I was hoping for more discussion about all the other conferences. NSDI? coNEXT? SIGMETRICS? Allerton? ANCS? Do all these conferences sort of merge into a "2nd tier", or are some significantly better than others? I've had papers in INFOCOM, coNEXT (this year), Allerton, Internet Measurement Conference, IPTPS, so for me these aren't just idle questions; I'm quite curious what others think.

Anonymous said...

I don't necessarily think SIGCOMM is the top conference. Only if you consider acceptance rates as a reflection of conference importance. Because SIGCOMM is extremely competitive, it often rejects really bold papers. The community can be a bit insular.

For example, they did not accept any of the early work on sensor networks.

Stefan Savage said...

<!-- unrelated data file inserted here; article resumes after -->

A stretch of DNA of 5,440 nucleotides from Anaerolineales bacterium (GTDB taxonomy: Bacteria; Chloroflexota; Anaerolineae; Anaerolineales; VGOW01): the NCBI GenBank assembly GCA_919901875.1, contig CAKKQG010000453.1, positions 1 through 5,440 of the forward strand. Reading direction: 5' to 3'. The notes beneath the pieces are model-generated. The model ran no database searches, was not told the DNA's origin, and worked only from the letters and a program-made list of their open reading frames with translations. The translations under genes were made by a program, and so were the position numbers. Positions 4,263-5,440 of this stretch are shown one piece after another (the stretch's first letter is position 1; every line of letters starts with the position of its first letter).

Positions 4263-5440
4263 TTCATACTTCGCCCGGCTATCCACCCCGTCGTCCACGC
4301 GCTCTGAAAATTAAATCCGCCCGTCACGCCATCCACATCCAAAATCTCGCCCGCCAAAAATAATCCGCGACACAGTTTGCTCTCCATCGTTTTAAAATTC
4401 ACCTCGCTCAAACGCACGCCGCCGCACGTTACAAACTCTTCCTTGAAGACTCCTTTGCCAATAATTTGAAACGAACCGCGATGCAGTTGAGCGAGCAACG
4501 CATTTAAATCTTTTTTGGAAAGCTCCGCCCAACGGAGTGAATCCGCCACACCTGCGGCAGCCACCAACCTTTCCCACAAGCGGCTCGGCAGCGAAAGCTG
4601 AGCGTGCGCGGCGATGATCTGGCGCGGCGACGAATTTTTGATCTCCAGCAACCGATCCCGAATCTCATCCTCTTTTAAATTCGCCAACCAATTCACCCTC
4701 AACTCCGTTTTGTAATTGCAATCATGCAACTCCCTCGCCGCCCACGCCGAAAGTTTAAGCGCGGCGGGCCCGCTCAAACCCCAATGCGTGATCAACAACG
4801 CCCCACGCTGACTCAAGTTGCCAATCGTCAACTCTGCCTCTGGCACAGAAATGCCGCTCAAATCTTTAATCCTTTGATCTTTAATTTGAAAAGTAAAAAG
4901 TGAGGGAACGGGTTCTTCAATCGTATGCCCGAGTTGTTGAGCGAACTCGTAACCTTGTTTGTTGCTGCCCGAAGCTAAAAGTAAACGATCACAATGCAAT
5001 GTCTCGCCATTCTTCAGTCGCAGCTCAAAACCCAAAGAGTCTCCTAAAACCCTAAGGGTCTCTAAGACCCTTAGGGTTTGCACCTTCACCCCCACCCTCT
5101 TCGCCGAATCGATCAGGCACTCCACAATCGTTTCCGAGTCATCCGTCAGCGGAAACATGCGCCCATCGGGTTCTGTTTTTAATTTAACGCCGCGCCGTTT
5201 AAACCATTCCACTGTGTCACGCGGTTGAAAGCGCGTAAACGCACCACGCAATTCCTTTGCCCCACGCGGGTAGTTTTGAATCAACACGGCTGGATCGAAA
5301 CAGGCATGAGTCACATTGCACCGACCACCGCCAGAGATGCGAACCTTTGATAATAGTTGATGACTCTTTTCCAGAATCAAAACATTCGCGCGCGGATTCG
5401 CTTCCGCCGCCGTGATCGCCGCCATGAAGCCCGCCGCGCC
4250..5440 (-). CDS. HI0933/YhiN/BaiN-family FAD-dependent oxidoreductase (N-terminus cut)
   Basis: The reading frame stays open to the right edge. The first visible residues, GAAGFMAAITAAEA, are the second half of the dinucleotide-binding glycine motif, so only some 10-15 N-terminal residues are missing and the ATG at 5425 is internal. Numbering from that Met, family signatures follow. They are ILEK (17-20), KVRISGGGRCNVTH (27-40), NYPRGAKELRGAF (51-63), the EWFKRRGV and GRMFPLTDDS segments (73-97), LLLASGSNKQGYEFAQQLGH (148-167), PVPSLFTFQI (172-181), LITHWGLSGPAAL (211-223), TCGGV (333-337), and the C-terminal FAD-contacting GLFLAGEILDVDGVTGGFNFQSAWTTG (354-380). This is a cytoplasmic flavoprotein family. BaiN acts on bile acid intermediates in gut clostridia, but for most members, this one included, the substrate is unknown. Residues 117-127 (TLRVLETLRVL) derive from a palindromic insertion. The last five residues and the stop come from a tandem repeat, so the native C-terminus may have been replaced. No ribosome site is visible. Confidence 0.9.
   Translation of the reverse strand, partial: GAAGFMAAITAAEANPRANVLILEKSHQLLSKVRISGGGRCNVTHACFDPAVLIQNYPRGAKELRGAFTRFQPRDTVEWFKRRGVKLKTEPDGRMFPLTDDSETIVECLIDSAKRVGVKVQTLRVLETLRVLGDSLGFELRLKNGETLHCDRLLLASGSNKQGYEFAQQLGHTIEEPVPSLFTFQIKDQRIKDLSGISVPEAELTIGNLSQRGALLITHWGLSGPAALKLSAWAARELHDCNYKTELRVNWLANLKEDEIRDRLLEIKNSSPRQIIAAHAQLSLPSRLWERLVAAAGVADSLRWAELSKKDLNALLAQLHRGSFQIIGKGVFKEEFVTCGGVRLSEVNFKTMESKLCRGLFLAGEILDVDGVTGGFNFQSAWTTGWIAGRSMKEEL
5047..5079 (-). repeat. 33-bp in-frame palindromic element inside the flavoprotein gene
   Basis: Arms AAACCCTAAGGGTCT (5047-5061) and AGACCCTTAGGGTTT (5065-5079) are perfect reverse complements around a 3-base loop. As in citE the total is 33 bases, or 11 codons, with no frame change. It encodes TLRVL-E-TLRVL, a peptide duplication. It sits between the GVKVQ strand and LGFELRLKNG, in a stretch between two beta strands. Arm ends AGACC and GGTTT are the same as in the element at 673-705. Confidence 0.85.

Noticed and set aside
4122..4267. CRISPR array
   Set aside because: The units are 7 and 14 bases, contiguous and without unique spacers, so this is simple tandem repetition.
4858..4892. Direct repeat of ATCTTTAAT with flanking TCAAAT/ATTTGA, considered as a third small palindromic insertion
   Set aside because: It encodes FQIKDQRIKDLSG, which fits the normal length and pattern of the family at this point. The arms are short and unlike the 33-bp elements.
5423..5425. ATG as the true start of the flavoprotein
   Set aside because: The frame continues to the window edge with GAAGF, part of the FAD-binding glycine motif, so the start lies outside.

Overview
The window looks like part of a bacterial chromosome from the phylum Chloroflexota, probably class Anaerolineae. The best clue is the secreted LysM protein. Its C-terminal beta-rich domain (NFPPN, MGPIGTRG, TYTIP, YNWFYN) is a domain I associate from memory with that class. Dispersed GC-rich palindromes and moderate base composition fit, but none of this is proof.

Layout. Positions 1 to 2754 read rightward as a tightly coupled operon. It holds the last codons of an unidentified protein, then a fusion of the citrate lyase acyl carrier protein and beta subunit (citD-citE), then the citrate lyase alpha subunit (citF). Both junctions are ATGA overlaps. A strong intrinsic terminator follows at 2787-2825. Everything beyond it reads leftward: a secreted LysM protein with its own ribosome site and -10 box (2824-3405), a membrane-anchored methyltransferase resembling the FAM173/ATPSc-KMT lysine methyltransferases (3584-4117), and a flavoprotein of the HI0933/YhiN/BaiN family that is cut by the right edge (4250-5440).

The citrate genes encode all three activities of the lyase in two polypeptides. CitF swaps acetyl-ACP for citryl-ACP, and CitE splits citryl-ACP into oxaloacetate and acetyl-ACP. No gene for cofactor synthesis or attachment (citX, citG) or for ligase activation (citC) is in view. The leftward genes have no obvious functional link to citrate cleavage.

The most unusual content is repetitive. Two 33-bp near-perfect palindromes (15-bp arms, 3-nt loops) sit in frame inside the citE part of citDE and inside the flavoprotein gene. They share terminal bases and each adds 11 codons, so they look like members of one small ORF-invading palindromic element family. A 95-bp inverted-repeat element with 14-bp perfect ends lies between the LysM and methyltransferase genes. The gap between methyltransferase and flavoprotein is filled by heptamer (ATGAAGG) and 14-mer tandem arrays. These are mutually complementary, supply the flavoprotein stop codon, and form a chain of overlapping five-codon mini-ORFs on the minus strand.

The problem with this sort of exercise is that networking is a very broad field and the "best" conferences can depend fairly significantly on the sub-field one focuses. SIGCOMM is perhaps the best-known "large umbrella" conference, but it is not universally the best place for all networking work. Conferences build up communities around them this invariably this impacts scope (both on the submission side and on the selection side). Thus, SIGCOMM has not traditionally been a great place for optical networking papers. However, these kinds of things change (e.g., Mobicom and IMC were created, in part, due to a notion that SIGCOMM was not friendly to those regimes and yet wireless/mobile networking and measurement have become staples at SIGCOMM of late).